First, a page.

Posted by Matsu in Humor, Management, News and politics, Random.
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Donut Time!What time is it? Donut time!

Today is donut (doughnut?) day where I work. Well, every Friday is donut day where I work. We always start our day with a demartmental meeting where the main food group is donut — of course we are very inclusive — we eat all types of donuts.

Well, this article in Wired was e-mailed to me yesterday and it really amused me since donuts are such a standard part of the life of I.T. people in my department. How can you argue with free donuts? My answer… you can’t!

Management lessons from the soccer field March 16, 2008

Posted by Matsu in Business, Management, Soccer.
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I recently took my teen aged son to a baseball practice at an indoor arena. At the same location and time there was a soccer game taking place. As I watched the soccer game I was reminded of many of the characteristics of a good team, both in athletics and in business.

The soccer players each had specific roles or positions they played. While they had clearly defined roles, they also worked fluidly and occassionally helped each other out and covered other player’s positions when needed. At one point the goalie moved way out of the goal and another player automatically move in front of the goal. THAT’S the way a department should work! I didn’t hear anyone say, “that’s not my job” or “who do you think you are doing my job” and they all worked together to accomplish a common purpose.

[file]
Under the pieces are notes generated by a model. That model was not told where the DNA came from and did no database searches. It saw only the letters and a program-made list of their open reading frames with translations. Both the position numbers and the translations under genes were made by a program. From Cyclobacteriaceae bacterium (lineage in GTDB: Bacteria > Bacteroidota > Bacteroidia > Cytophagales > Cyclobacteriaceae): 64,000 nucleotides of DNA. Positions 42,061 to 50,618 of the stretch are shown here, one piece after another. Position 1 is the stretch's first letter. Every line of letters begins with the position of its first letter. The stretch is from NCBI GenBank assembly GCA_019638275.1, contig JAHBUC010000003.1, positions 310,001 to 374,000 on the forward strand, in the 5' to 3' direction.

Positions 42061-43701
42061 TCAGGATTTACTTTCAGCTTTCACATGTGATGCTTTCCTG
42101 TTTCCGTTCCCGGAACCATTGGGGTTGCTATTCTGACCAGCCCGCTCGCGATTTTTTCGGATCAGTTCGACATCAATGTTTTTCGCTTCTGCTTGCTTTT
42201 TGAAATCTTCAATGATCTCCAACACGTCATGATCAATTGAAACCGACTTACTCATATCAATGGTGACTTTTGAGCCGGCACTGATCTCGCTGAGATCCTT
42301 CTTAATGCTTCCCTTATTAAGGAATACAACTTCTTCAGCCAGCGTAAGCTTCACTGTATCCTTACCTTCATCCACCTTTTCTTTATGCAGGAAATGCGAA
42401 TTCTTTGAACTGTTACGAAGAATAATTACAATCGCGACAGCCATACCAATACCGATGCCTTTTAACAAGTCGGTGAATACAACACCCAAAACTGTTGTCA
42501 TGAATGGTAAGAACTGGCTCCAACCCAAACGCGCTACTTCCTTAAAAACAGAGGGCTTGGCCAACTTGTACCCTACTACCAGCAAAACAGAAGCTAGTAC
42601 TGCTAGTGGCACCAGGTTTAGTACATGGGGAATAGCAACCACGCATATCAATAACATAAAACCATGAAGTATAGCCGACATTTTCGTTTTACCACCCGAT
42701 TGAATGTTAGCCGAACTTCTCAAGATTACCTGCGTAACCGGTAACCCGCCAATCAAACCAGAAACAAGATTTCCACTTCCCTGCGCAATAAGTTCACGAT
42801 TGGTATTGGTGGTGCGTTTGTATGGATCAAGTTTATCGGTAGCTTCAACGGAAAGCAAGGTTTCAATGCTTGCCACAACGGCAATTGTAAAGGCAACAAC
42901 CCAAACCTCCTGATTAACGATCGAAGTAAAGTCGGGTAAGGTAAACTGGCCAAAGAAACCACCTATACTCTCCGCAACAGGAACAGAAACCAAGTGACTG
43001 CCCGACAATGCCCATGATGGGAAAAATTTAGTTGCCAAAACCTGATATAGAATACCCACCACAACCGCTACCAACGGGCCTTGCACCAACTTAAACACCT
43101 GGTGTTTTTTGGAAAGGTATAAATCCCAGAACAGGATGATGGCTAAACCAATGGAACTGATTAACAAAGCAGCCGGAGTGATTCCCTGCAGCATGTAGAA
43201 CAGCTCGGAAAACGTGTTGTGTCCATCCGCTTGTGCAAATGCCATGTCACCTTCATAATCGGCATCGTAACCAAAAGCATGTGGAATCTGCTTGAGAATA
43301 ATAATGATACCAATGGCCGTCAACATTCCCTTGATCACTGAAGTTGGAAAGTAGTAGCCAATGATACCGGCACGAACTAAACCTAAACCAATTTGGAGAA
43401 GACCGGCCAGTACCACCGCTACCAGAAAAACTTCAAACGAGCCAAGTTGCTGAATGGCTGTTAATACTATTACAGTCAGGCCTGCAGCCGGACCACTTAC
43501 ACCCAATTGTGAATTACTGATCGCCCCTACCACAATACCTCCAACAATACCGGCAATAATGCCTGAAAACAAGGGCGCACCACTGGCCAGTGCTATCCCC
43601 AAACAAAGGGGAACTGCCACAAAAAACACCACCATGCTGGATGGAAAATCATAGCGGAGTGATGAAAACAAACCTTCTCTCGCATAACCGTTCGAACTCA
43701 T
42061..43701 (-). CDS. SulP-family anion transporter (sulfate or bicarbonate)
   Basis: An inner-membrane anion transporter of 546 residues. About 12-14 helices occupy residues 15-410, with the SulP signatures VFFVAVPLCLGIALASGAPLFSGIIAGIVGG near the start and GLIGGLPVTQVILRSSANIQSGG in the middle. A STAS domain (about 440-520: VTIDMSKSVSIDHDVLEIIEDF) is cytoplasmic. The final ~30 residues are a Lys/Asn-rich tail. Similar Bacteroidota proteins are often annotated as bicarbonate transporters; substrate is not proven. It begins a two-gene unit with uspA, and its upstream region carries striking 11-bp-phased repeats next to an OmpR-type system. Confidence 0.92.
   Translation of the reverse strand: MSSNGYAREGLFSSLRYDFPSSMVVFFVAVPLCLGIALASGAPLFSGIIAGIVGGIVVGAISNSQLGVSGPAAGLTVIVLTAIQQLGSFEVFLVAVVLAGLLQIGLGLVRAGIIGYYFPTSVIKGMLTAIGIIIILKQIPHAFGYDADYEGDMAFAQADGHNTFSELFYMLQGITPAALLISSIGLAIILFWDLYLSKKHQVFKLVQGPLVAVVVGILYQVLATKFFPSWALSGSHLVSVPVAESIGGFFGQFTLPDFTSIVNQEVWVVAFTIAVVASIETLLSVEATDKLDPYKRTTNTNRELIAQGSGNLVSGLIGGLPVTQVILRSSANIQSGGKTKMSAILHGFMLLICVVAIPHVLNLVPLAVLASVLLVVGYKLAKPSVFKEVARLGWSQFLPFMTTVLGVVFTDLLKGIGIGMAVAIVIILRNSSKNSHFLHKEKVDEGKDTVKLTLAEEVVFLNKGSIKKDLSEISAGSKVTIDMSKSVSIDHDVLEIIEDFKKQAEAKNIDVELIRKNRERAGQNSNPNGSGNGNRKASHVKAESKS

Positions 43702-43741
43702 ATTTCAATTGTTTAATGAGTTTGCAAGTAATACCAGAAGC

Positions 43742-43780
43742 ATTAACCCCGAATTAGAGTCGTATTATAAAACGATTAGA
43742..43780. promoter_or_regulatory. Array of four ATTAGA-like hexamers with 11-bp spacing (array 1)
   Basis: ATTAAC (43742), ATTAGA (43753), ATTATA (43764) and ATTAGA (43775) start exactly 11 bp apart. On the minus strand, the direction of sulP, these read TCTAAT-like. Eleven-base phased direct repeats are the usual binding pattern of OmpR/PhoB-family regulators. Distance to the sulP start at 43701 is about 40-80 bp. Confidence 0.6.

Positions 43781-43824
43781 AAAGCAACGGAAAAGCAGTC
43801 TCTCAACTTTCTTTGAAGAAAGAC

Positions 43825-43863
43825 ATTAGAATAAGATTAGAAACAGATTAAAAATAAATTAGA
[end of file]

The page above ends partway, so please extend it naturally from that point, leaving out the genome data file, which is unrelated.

They also talked all of the time. They were constantly calling out to teammates and communicating either warnings (or opposing team members’ presence) or opportunities to pass or score. They anticipated things and then talked to their teammates to make sure everyone knew the situation and had a heads up on what could happen. It was easy to apply that kind of communication to a healthy work environment.

There was an expectation that each person would pull their weight and perform their very best. And, when the ball was passed from person to person there was a trust between players. Skills were needed at both the individual level and they had to rely on each other and work together to score.